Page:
BALTIMORE, Md., March 13, 2015—Excess fertilizer and manure applied to the Chesapeake Bay’s Eastern Shore are causing poor water-quality in streams that flow into the Bay, according to a new publication by the U.S. Geological Survey.
The report, a compilation and interpretation of research and data focusing on the Chesapeake Bay’s Eastern Shore, found that it receives nearly twice as much nitrogen and phosphorus per square mile of land area as other parts of the Bay watershed. The disproportionately large amounts of nutrients are due primarily to agricultural production of crops and livestock. More than 90 percent of nitrogen and phosphorus reaching the land in the Eastern Shore is applied as inorganic fertilizers, manure or comes from crops which use nitrogen from the atmosphere (see pie chart below).
The Bay and its tributaries have been degraded in recent decades by excessive nutrients, mostly nitrogen and phosphorus. An overabundance of nutrients deplete the Bay of oxygen needed for fish, crabs, and oysters, and, along with sediment, cloud the waters, disturbing the habitat of underwater plants crucial for aquatic life and waterfowl.
“On the Eastern Shore, the concentrations of nitrogen in groundwater, and nitrogen and phosphorus in surface waters, are well above natural levels and are among the highest in the nation,” said Scott Ator, a USGS hydrologist and co-author of the study. “We are also seeing worsening nitrogen and phosphorus concentrations in the Choptank River, which is the largest river on the Eastern Shore, despite management practices to improve water quality.”
The fertilizer and manure applied to agricultural lands in past decades exceed the amount needed by crops. Excess nitrogen accumulates in groundwater, and excess phosphorus in soils. Once in the groundwater and soils, the nitrogen and phosphorus move very slowly from upland areas to streams that eventually contribute to the water-quality problems in the Chesapeake Bay. Both the excess amount of nutrients applied to agricultural lands, and their slow movement, are delaying the full benefits of practices to improve water quality.
“The disproportionately large nitrogen and phosphorus yields from the Eastern Shore to the Chesapeake Bay are attributable primarily to agricultural activities but are also influenced by natural hydrogeologic and soil conditions,” said Judith Denver, a USGS hydrologist and co-author of the study. “The findings from the report will help inform more strategic placement of management practices intended to better utilize crop nutrients and reduce the excess available for transport to groundwater and streams.”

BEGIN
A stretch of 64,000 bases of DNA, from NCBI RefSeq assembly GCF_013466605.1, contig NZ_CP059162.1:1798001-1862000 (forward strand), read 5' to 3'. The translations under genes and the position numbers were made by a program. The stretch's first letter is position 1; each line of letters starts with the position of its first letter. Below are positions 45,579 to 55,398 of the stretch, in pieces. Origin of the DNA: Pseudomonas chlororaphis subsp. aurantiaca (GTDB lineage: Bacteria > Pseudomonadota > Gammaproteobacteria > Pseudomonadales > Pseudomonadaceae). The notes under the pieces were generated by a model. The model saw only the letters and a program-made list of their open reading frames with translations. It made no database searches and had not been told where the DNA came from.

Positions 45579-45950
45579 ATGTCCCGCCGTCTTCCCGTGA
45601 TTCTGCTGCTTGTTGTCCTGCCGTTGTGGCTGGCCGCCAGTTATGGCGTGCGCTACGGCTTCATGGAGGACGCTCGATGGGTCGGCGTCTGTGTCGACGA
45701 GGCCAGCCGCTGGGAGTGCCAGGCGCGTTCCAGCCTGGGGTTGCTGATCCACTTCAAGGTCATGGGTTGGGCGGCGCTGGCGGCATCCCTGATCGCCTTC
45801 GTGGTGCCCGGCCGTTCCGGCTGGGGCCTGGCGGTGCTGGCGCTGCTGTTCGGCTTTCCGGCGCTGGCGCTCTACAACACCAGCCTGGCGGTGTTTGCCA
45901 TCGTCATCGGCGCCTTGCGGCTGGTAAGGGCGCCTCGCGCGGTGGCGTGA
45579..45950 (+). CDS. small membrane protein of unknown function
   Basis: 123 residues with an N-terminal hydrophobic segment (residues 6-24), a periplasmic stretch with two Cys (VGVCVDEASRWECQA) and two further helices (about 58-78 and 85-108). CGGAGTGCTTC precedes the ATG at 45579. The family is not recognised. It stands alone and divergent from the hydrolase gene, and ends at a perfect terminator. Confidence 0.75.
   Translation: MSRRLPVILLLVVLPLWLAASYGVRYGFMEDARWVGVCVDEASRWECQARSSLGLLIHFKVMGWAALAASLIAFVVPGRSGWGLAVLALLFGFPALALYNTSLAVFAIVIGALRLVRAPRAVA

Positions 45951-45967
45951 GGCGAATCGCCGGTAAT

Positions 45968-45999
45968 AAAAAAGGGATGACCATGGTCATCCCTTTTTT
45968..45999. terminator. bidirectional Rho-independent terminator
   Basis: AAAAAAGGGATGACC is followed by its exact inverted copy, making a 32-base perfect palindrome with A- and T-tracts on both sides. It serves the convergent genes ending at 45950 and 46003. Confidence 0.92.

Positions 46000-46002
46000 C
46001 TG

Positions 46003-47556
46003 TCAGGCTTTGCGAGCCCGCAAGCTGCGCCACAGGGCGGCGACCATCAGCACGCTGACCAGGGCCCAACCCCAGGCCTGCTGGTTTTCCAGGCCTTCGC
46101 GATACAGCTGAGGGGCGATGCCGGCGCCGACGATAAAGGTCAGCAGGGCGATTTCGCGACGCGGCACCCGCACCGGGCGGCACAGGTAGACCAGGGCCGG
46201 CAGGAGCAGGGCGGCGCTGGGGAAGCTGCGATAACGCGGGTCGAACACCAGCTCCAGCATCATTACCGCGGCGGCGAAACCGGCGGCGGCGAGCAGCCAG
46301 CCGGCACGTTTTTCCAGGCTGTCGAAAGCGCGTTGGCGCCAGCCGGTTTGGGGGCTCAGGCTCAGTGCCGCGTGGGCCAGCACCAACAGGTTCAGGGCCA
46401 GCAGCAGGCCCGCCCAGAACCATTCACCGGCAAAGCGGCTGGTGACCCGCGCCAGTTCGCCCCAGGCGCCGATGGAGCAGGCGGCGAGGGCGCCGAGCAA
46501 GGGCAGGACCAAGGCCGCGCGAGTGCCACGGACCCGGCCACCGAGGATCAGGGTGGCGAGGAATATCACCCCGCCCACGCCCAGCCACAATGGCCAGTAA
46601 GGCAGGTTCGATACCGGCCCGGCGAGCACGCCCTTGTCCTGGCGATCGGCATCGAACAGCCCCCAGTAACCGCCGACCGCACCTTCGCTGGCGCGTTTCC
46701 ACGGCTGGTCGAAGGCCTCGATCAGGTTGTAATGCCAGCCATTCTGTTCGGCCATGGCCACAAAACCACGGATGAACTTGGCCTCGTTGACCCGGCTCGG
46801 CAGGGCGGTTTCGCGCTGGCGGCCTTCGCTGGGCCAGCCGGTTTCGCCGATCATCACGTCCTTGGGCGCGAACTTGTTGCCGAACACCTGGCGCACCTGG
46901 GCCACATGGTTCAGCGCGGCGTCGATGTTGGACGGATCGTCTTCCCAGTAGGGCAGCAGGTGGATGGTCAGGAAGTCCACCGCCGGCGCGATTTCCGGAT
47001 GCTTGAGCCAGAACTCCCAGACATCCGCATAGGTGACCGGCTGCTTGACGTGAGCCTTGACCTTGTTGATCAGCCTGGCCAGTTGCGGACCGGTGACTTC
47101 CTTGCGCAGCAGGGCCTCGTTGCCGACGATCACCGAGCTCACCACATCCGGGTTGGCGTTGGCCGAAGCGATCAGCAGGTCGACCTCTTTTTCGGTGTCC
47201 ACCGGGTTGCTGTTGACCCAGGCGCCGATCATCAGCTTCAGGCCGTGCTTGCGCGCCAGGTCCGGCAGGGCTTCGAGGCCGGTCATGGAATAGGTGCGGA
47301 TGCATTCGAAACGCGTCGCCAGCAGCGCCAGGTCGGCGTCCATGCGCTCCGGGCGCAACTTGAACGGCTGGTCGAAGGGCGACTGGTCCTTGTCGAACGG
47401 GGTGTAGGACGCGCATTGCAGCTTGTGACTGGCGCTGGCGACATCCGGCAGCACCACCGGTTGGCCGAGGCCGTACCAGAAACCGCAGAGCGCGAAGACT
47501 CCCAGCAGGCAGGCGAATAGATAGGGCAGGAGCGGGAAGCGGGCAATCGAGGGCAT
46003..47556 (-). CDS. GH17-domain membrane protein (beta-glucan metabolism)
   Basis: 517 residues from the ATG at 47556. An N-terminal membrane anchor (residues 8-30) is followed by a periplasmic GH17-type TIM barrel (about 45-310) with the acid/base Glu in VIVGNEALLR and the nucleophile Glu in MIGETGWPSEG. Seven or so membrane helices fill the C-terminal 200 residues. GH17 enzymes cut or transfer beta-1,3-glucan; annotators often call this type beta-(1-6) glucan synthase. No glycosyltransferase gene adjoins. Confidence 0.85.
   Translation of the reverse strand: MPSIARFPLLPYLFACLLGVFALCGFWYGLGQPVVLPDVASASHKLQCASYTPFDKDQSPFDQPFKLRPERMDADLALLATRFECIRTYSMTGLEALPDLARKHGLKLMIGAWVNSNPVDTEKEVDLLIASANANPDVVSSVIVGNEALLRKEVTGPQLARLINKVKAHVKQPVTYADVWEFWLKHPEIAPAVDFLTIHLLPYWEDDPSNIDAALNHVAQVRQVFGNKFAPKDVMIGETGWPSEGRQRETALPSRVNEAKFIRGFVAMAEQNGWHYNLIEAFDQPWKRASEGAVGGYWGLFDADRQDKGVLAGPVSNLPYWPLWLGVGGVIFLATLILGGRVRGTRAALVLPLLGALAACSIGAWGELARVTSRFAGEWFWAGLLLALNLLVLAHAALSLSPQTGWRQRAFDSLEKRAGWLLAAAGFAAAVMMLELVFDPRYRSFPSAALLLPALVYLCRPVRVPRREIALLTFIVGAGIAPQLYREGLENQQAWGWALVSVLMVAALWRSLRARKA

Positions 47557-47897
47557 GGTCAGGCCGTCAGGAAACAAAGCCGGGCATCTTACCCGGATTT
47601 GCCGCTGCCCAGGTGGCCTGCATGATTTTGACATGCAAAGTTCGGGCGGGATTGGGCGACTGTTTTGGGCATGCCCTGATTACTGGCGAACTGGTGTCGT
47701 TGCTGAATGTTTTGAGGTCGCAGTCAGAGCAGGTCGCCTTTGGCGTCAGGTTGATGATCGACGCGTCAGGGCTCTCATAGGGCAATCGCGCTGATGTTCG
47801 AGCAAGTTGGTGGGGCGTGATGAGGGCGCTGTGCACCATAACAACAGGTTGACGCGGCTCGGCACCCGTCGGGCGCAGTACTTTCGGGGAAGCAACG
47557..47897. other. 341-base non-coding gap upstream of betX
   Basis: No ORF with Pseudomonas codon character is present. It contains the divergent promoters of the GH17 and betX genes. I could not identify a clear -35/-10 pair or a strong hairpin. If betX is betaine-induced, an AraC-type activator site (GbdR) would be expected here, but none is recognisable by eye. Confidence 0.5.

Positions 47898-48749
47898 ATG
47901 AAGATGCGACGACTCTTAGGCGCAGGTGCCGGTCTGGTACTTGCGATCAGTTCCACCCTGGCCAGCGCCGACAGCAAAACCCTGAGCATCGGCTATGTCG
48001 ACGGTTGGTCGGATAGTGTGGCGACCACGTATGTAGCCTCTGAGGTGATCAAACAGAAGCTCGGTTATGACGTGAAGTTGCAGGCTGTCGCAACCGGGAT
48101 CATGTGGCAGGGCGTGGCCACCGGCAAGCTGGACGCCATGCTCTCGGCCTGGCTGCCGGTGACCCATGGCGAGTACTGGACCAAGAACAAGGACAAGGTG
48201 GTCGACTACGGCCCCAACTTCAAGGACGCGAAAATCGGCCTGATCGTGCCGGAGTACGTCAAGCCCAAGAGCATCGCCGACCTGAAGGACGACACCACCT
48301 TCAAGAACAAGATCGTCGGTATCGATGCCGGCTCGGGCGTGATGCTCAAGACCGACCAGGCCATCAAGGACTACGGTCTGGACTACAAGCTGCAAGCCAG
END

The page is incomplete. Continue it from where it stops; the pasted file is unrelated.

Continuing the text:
Home to more than 3,700 different species of plants and animals, the Bay is more than 186 miles from its headwaters in northern Maryland to its mouth in southern Virginia, and has a surface area of approximately 4,247 square miles. Chesapeake Bay is the largest estuary in the United States and a vital ecological and economic resource.
The Eastern Shore includes the area of the Chesapeake Bay watershed east of the Bay on the Delmarva Peninsula. It includes the Maryland counties of Caroline, Cecil, Dorchester, Kent, Queen Anne’s, Somerset, Talbot, Wicomico and Worcester. It also includes portions of all three Delaware counties and the two Virginia counties of Accomack and Northampton.
The federal government is working with all the states in the watershed and the District of Columbia to reduce nutrients and sediments through the Chesapeake Total Maximum Daily Load (TMDL), which was released in 2010. On the Eastern Shore and across the Bay watershed, the jurisdictions are carrying out Watershed Implementation Plans designed to comply with the nutrient and sediment reduction goals in the TMDL. Historic levels of funding from the federal government and other sources have helped agricultural producers implement practices to reduce the amount of nutrients leaching into groundwater and running off into surface waters.
The report is part of the USGS effort to provide science to help inform restoration and conservation of the Chesapeake Bay ecosystem. A major focus of the USGS effort is working with partners to explain nutrient and sediment trends in the Bay watershed.
“Understanding Nutrients in the Chesapeake Bay Watershed and Implications for Management and Restoration – The Eastern Shore,” by S.W. Ator and J. M. Denver, USGS Circular 1406 is available online.
For more information on the USGS Chesapeake Bay activities please visit the website.